May 2003

Professor Currier allows you to get out of the class what you put into it. That's really comforting if you aren't confident in your skills, and if you are confident, then you can do some really hard-core work. He will not disappoint you. Just don't expect to follow the syllabus.

May 2003

Second semester only. Currier's big mistake was passing out a syllabus, because he only got about halfway through it. But when you ignore the expectations that he set up, this is a great class on its own terms. You won't be doing endless counterpoint exercises in here, you'll be looking at real music and analyzing it to death. Currier is very thorough, extremely intelligent, and a nice guy who genuinely wants everyone to do well. He teaches theory chronologically so that we can see how the concepts and techniques developed instead of looking at them in isolation, making the course far less dry than your average music theory class. He's definitely the best theory teacher at Columbia; Kramer does an outstanding job imparting the basics, Edwards is a waste; but Currier will really get you thinking about music in a new and more systematic way. Highly, highly recommended.

May 2003

Once you figure him out, you'll come to realize that you can get more out of his course than you might have initially thought. He is a rather shy fellow, so sometimes conversations are a little awkward. However, he is quite obviously a brilliant man who knows countless interesting facts about whatever score you hand him, so go to class and participate in discussions about the music you're analyzing. You WILL become better at analysis. There's no work involved in this course, so simply sit back, let him play each piece for you a couple hundred times, and appreciate the music (and the course itself) for what it is.

Dec 2002

Currier is a really solid professor. Sometimes he moves too quickly through material without realizing that the majority of his students are staring blankly at the board, trying to figure out what in the hell he's talking about, but this problem stems from that fact that he's just a really brainy guy as well as an enthusiastic professor. He's incredibly nice, laid-back, and available if you need help with anything. If you ask him to clarify a concept that you're having trouble understanding, he will make things clear for you right away. Furthermore, the TA [Hiroya] is cool as all hell - smart, enthusiastic, helpful, and a great teacher. I regret that I cannot take the second semester of this class with Currier due to scheduling conflicts, because I really like him as a professor and as a person.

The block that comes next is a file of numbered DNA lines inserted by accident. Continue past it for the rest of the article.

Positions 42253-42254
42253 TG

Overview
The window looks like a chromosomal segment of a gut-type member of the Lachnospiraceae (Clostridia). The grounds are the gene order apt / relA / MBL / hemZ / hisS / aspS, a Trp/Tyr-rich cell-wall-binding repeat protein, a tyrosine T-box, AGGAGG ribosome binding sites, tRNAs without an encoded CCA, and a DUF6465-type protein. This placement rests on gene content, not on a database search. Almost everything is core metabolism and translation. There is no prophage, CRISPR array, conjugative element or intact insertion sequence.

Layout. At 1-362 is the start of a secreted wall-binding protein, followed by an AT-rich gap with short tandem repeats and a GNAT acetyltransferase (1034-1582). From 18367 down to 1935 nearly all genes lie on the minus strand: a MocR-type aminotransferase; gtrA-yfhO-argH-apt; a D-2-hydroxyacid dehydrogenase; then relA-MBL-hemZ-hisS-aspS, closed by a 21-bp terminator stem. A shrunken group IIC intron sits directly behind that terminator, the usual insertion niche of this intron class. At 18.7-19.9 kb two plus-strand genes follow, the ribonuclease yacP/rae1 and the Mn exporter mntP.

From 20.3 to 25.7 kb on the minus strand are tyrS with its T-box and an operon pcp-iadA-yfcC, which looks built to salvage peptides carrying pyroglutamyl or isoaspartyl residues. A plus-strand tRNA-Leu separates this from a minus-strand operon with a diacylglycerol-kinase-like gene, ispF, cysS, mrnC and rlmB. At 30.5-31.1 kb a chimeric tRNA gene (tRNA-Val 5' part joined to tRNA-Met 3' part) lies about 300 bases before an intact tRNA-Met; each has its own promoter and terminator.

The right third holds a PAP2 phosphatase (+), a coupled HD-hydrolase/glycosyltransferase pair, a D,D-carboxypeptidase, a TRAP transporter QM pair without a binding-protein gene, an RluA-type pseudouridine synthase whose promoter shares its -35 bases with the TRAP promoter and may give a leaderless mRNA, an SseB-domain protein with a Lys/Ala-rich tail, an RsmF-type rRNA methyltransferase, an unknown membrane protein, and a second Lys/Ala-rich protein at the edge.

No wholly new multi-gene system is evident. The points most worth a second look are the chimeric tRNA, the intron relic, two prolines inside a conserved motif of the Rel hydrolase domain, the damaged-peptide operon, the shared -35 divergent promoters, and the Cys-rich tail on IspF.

Dec 2002

I don't know if it would be fair to call Edwards a bad teacher, as he made no attempt at teaching the entire semester. (You can't judge that which doesn't exist!) After a diagnostic test that the class didn't do so hot on, he gave us this bizarre lecture about how we should have been practicing our counterpoint every day over the summer. We then proceeded to spend the rest of the semester reviewing stuff from Diatonic. What this meant was that we would spend the entire class doing exercises--stuff that one would think would be, oh, I don't know, homework--while he and the TA walked around and checked them. Then one day we broke from that mold and discussed a Bach piece, he would literally stand there for 20 minutes waiting for someone to talk rather than guide the discussion. Oh, and best of all, he canceled class for the entire last month of the semester (!!!) so we could work on our final projects. This would lead one to believe that the final project was very difficult. One would be sadly mistaken. You had the choice of either a composition or an analysis. The composition was just writing a new Goldberg variation, something anyone who's been through Diatonic could do in a couple of hours. As for the analysis... well, when he handed it out in class, he said simply, "analyze this piece." But when I went to his office hours and asked him what exactly it was he wanted us to do, he seemed unable to provide me with any guidance. "Well, do you want a paper?" "Yes, you could write a paper." (awkward pause) "Um, OK, thanks, Prof. Edwards." This class is a pathetic, bewildering waste of tuition money. Edwards is the adviser for the department, so it's not a good idea to switch out midyear unless you have a scheduling conflict--so TAKE CURRIER BOTH SEMESTERS. On the upside, Edwards is the nicest guy in the world, always available to meet with students, and if you're looking for an easy A, they don't come any easier...but damn, I feel ripped off.